Furthermore, a report last August revealed Britain to be the world’s asylum capital, attracting more claimants and allowing more to stay than any other country. (Daily Mail, January 24th 2005). In comparison, the www.bbc.co.uk/asylum_day states that only 2% of the worlds asylum seekers come to the UK.

Health: immigrant groups of various kinds have a variety of specific health needs. For example, different groups are particularly prone to different kinds of disease and so have specific monitoring, testing and health education needs. Refugees and asylum seekers in particular are likely to have mental health needs as a result of the traumas that they have experienced. In addition, they ways in which different groups use, or don’t use, health services reflect different cultural understandings and practices. These also need to be recognised and accommodated.

Asylum seekers who alter their stories may not be lying – inconsistent accounts of persecution by asylum seekers do not necessarily mean that they are fabricating their histories and such account should not be used as a reason to refuse asylum. Herlihy (2004) show that discrepancies are common, especially when the person has post-traumatic stress disorder and has to wait a long time between interviews. These findings have policy implications for the assessment of asylum seekers. Hence, failed asylum seekers are not bogus asylum seekers. Of 58 475 decisions on asylum made by the home office in 2003-4, 87% were refused. Most people appeal, and of 79, 385 appeals received, 21% were accepted, leaving 60,000 failed asylum seekers. (BMJ)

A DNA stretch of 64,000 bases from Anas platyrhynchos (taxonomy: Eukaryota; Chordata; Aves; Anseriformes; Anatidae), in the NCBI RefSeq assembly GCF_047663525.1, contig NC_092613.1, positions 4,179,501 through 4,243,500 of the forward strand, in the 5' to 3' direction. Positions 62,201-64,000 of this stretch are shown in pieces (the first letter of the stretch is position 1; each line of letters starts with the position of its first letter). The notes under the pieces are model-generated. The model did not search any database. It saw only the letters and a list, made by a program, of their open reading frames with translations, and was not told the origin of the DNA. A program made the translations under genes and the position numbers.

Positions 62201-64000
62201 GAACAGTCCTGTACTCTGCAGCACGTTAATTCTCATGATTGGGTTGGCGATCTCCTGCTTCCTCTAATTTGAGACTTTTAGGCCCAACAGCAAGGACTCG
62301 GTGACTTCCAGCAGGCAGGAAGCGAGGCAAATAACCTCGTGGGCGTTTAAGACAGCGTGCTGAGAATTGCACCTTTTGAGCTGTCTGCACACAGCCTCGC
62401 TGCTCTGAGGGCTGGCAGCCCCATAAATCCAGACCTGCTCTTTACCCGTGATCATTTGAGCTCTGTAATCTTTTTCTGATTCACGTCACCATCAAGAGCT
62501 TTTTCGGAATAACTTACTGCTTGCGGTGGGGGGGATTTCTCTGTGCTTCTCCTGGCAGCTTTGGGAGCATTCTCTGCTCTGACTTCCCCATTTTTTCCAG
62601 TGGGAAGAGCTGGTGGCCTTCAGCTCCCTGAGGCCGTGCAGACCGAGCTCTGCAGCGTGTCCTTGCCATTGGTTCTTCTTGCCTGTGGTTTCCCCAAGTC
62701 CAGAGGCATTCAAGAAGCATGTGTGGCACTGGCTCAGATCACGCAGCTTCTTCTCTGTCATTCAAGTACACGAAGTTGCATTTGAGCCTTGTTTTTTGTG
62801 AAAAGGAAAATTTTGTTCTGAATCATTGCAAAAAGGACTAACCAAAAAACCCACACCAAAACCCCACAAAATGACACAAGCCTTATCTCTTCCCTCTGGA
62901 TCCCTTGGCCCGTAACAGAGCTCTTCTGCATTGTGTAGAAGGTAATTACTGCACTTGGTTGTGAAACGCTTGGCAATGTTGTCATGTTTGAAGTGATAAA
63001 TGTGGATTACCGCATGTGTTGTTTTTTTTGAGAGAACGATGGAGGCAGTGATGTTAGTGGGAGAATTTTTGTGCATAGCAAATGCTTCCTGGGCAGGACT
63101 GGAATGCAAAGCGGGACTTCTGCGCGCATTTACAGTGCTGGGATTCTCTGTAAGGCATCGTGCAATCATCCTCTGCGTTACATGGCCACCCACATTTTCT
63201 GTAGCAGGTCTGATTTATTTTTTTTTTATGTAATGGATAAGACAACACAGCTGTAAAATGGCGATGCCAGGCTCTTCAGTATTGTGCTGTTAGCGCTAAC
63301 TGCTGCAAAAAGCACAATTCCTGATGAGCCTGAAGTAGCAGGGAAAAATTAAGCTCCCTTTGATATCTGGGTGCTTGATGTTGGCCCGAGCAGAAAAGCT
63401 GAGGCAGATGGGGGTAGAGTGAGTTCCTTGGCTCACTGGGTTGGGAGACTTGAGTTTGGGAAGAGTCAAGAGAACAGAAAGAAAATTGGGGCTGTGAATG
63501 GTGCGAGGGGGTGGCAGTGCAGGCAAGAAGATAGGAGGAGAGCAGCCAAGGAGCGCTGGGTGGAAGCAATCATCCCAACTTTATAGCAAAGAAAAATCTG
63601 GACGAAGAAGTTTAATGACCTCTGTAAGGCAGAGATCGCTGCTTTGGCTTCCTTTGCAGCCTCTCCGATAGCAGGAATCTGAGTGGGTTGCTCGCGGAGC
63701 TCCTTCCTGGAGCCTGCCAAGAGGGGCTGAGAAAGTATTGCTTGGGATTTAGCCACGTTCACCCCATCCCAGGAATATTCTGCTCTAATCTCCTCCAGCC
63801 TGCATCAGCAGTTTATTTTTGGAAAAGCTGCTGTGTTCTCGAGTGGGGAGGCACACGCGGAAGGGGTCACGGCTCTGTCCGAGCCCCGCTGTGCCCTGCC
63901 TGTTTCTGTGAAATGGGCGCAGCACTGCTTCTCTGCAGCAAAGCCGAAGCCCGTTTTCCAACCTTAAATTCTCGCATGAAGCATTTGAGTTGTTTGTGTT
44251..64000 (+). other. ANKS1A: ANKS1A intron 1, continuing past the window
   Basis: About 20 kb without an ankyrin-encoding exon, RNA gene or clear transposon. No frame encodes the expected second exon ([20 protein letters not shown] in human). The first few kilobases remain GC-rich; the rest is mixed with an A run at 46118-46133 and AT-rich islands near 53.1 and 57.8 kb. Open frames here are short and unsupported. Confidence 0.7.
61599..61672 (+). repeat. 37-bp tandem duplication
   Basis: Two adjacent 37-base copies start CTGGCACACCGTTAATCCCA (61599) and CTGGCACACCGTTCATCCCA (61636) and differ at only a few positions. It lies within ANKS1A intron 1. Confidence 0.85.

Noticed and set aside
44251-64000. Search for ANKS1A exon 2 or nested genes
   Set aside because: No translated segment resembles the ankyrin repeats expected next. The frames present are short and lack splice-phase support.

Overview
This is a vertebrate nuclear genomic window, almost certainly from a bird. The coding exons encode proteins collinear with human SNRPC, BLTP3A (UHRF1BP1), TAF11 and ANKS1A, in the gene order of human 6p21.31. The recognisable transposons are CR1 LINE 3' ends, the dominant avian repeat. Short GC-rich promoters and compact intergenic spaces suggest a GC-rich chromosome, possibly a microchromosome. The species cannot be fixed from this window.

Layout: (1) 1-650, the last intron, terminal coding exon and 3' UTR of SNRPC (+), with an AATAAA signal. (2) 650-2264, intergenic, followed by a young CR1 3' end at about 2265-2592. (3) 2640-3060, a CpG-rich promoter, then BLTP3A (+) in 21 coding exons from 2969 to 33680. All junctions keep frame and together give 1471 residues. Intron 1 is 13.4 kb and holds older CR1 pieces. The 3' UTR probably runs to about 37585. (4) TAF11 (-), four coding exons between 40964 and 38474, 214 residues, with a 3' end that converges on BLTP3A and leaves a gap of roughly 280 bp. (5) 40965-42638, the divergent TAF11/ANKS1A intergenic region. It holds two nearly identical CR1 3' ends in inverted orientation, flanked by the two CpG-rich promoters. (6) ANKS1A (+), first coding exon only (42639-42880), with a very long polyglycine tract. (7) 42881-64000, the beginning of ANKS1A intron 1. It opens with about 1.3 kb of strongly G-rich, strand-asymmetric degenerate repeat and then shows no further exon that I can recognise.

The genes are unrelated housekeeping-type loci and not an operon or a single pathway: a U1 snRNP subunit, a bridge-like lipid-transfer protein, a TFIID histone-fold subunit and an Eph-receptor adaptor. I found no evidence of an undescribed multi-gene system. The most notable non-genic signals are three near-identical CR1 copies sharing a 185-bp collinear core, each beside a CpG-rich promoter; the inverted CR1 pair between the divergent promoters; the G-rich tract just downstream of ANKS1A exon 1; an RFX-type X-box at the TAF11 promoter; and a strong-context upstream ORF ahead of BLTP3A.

People who are seeking asylum are not a homogeneous population. Coming from different countries and cultures, they have had, in their own and other countries, a wide range of experiences that may affect their health and nutritional state. In the United Kingdom they face the effects of poverty, dependence, and lack of cohesive social support. All these factors undermine both physical and mental health. Additionally, racial discrimination can result in inequalities in health and have an impact on opportunities in and quality of life.

Previous studies in the United Kingdom have found that one in six refugees has a physical health problem severe enough to affect their life and two thirds have experienced anxiety or depression. In Britain, new arrivals should be screened for tuberculosis at the port of entry, but in practice only a small proportion is screened, and tuberculosis in those who apply for asylum after arrival will not be identified until later. Currently no screening is carried out at the channel ports, or at cargo ports, where some asylum seekers may arrive. Some areas with large numbers of refugees have set up screening programmes, but their coverage varies. A study in Blackburn of a sample of 1085 immigrants found 11 cases of tuberculosis at the port, and a further 40 cases subsequently, of which seven (17%) were lost to follow up.